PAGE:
Martha Thomases: The Usual Gang
Are you watching the last season of Mad Men? It’s our last chance to see Jon Hamm in so many crisp suits – at least for a while.
It’s also a weird sort of time travel, at least for me. I figure that I’m about the same age as Sally, the oldest daughter in Don Draper’s (i.e. Hamm’s) family, so I’m watching events I lived through, but from the perspective of my parents, if they were stunningly beautiful, not Jewish, lived in New York, and worked in advertising in the 1960s.
In the ten fictional years since the show started, we’ve watched the turbulent 1960s from the point of view of successful, media-savvy adults, mostly men. We saw Kennedy get elected and assassinated. We saw the Civil Rights movement and Woodstock. We saw Americans land on the moon.
This season, it’s 1970. And it’s remarkable how that time, 45 years ago, is so much like now.
If you click on the link, you’ll read an insightful analysis of Sunday’s episode when both Peggy (the first woman to write copy at our fictional ad agency) and especially Joan (a secretary who became an account executive and partner at the firm) faced subtle (in Peggy’s case) and not-subtle-at-all (in Joan’s case) sexism.
My problem with the episode is that it didn’t play like something from the past. That crap still goes on far too much. Even (maybe especially) in the so-called “liberal” entertainment industry. (See here for an extremely vile assortment of examples).
This is bad news for working women, and it’s bad news for society in general. We miss out on different points of view and we miss out on the great work people with different backgrounds can do. There is no reason to think you have better talent available from a smaller group of applicants.
Comics have the same problem, albeit with less money at stake. When I was at DC in the 1990s, at least one prominent editor said as a statement of fact that women can’t write superhero comics. This is the cousin to the Hollywood attitude that female superheroes can’t star in movies. At least in comics (again, probably because less money is involved), we have writers like Kelly Sue DeConnick, Gail Simone, Amanda Connor, and G. Willow Wilson as best-selling examples to the contrary. (Also probably dozens of others. Forgive my laziness at looking up stuff.)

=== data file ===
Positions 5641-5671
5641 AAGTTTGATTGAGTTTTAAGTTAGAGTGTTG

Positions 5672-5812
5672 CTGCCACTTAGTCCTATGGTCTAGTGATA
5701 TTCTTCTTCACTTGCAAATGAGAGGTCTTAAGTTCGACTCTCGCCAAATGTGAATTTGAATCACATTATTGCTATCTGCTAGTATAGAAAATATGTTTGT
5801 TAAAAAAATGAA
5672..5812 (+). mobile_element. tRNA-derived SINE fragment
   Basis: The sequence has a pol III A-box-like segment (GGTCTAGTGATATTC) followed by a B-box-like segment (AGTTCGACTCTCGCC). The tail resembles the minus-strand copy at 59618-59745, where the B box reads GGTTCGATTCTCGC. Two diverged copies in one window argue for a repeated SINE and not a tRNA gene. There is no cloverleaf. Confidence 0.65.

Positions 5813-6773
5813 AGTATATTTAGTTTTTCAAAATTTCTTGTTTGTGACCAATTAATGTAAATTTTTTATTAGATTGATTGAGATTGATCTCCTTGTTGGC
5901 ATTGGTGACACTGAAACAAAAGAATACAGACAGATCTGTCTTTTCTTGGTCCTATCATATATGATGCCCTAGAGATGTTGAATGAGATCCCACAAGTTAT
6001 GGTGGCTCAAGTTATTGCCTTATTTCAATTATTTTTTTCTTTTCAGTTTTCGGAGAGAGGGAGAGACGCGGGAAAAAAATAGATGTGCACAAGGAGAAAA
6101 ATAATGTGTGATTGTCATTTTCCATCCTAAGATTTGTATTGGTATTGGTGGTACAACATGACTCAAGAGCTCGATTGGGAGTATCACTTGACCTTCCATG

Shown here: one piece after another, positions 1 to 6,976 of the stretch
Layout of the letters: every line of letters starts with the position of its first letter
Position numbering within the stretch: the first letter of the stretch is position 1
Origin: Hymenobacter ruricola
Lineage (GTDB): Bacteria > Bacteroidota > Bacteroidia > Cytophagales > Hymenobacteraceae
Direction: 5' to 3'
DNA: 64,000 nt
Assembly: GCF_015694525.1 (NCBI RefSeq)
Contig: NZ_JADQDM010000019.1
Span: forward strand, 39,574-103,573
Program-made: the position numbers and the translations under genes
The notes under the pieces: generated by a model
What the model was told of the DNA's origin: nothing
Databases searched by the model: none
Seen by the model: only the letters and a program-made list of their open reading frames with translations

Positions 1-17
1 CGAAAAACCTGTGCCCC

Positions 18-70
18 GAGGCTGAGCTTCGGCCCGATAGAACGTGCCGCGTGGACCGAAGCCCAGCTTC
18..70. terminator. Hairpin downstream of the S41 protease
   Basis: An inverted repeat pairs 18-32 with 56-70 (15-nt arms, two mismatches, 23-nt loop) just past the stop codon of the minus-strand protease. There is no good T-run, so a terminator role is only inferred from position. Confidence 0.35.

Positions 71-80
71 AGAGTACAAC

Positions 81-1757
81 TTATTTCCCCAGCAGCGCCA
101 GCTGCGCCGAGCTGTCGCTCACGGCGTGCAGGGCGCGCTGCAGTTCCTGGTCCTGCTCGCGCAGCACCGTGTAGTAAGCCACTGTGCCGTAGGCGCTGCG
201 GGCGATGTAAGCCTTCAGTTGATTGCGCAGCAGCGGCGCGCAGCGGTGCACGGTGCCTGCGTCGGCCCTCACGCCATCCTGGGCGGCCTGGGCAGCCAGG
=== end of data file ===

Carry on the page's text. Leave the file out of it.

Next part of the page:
We suffer as an audience when we are only offered the stories of white people. Most recently, a group of Native American actors walked off the set of an Adam Sandler movie because the dialogue was so profoundly offensive to them. As this article about the incident suggests, Native Americans get far fewer roles than they should, so it took great courage to give up a paycheck. I hope that the attention they get encourages someone to make a comedy movie from their point of view. It has to be funnier than Jack and Jill .
Nearly 30 years ago, when I saw Spike Lee’s School Daze, I walked out of the movie theater thinking, “That’s how black people talk when there are no white people around.” I’ll never know whether or not that’s true, but I felt I had been offered the chance to eavesdrop on a different world. I still enjoy that opportunity, but Spike Lee did it in a way that had singing and dancing.
Of course, no one actually talks the way people do in the movies. We hem and haw more, we don’t finish our sentences, and we digress from the subject at hand. Movie people talk with precision because they only have two hours to tell the whole story.
Mad Men isn’t a bad show because its point of view is limited. Every piece of art has a limited point of view. The way to enjoy different points of view is to live your life and pay attention. One purpose of entertainment should be to open our eyes to other experiences.